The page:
Being between a rock and a hard place

She arrived at happy hour the way she does almost every week. She is one of a set of business professionals that come in various mixed combinations. The small group supported us through the pandemic, and before. They are the backbone on which businesses like ours are built.

“Kyra is meeting me here,” she said, noting there were no seats available.

And even if there were, she knows that we don’t allow the saving of seats for people who have not arrived yet. It’s a decree that was decided upon after someone saved four seats during a Friday night rush only to then move immediately to a table when his guests arrived, thereby costing the bar as much revenue as three seats can offer in the middle of the rush. And that is a considerable amount.

She wasn’t asking for special consideration; she was merely alerting me to the impending arrival of her friend.

“We’ll see what we can do,” I said, not committing, because if there is one thing I have learned behind the bar, it is to never speak in absolutes.

Some 10 minutes later, a man and a woman appeared.

“Are you looking for seats?” I asked, after they stalked up and down the bar.

“We are,” replied the man.

As I walked over to them, I was passed by the friend of the seated woman arriving.

“I will see about getting you in next,” I said to the man, just as two people next to that original woman got up to leave. The newly arrived woman sat down in the now-empty seat next to her friend.

It was the definition of a dilemma — two choices, but neither one perfect. Was I to argue about a technicality or just let it go? Life is a series of choices, some perfect, and some not. And often the correctness of our choices remains ambiguous.

For instance, would things have been better if I had taken that other job? Or that other lover? We often never really know. Unlike Neo in “The Matrix,” things are not blue and red, nor are they black and white. They are in fact shades of gray, or purple, if you will.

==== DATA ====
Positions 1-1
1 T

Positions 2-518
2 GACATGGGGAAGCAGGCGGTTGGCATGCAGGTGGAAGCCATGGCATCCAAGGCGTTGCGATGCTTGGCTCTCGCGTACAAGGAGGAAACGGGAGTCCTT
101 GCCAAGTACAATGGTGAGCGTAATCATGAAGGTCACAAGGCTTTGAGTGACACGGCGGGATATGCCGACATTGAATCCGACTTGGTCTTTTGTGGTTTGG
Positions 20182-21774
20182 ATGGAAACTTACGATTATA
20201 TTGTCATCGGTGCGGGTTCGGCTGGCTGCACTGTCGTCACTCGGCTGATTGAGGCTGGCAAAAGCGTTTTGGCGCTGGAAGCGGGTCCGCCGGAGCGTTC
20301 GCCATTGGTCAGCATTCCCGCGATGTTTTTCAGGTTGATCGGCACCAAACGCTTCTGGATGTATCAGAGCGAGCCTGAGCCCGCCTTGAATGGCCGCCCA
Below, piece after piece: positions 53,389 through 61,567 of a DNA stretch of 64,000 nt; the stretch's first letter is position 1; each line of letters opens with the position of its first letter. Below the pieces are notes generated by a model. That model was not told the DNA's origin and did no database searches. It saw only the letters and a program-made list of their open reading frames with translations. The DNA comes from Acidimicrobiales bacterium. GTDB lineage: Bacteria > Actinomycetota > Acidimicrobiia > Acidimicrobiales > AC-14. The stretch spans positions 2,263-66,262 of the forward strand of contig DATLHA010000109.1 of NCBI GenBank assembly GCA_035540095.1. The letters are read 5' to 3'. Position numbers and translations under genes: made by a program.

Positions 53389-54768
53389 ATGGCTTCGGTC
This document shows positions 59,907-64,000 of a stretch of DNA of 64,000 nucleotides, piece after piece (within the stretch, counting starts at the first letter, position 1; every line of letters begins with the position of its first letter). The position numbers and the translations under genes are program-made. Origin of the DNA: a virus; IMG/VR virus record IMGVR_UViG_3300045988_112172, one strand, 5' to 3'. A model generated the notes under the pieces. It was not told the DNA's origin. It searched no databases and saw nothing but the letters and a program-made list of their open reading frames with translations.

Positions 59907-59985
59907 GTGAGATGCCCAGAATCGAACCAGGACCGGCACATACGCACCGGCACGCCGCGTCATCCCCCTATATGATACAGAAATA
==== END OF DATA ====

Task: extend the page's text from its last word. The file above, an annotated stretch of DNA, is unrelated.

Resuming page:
In my current dilemma, who was next? It wasn’t entirely clear. But I made a choice — I had to — and that choice was based on my belief that technicalities are unimportant and that two women sitting and one man standing is better than a man sitting at the expense of a woman. Let’s call it gentlemanly.

It didn’t seem to be a problem. It shouldn’t be that long before another seat opened up, I thought. The man had probably made the same calculation that I did. There were no tables available in the restaurant and he had no reservation, so his options were limited to what they were.

Meanwhile, the two regulars ordered wine and dinner, just like they always do. The new couple split a hamburger and shared a beer.

Thirty minutes later, the new man asked for his check. Everything had seemed fine. He did eat his half burger standing, but that was his choice to do so.

“I just want to let you know,” he began, waving me over. “That I am not from around here. I have never been here before, and probably was never going to return anyway.”

OK, I thought.

“But I am never going to recommend this restaurant to anyone ever.”

“I am sorry to hear that,” I said, truly sorry to hear that.

“You told me to my face that I was next, and then you let that woman sit in my chair.”

“I am sorry you feel that way,” I said, knowing that when people are upset, rarely does explaining anything help.

But then a curious thing happened. He explained it for me.

“Those women probably come here all the time,” he said.

“They do,” I said.

“And the one was clearly here before me, and the other just after me.”

“That is correct,” I replied.

“And they are both women, whereas I am a man,” he added.

“Also correct.”

Never before had someone so eloquently spelled out exactly my decision-making process.

“But none of that matters,” he said. “It was your job to go tell her to get out of my seat. And you failed at your job. Your tip will reflect how poorly you treated us.”

Leaving me with these thoughts:

• That certainly is not my job, and his definition of “success” and “failure” seems particularly self-serving.

• “It is good to be hated by the right people,” once said Johnny Cash.

• Telling man to be a gentleman only proves that he isn’t.

• It is never “your” seat. It is “our” seat, and we are letting you sit in it.

• The results of a choice are often ambiguous. But sometimes it is perfectly clear that you made exactly the right decision.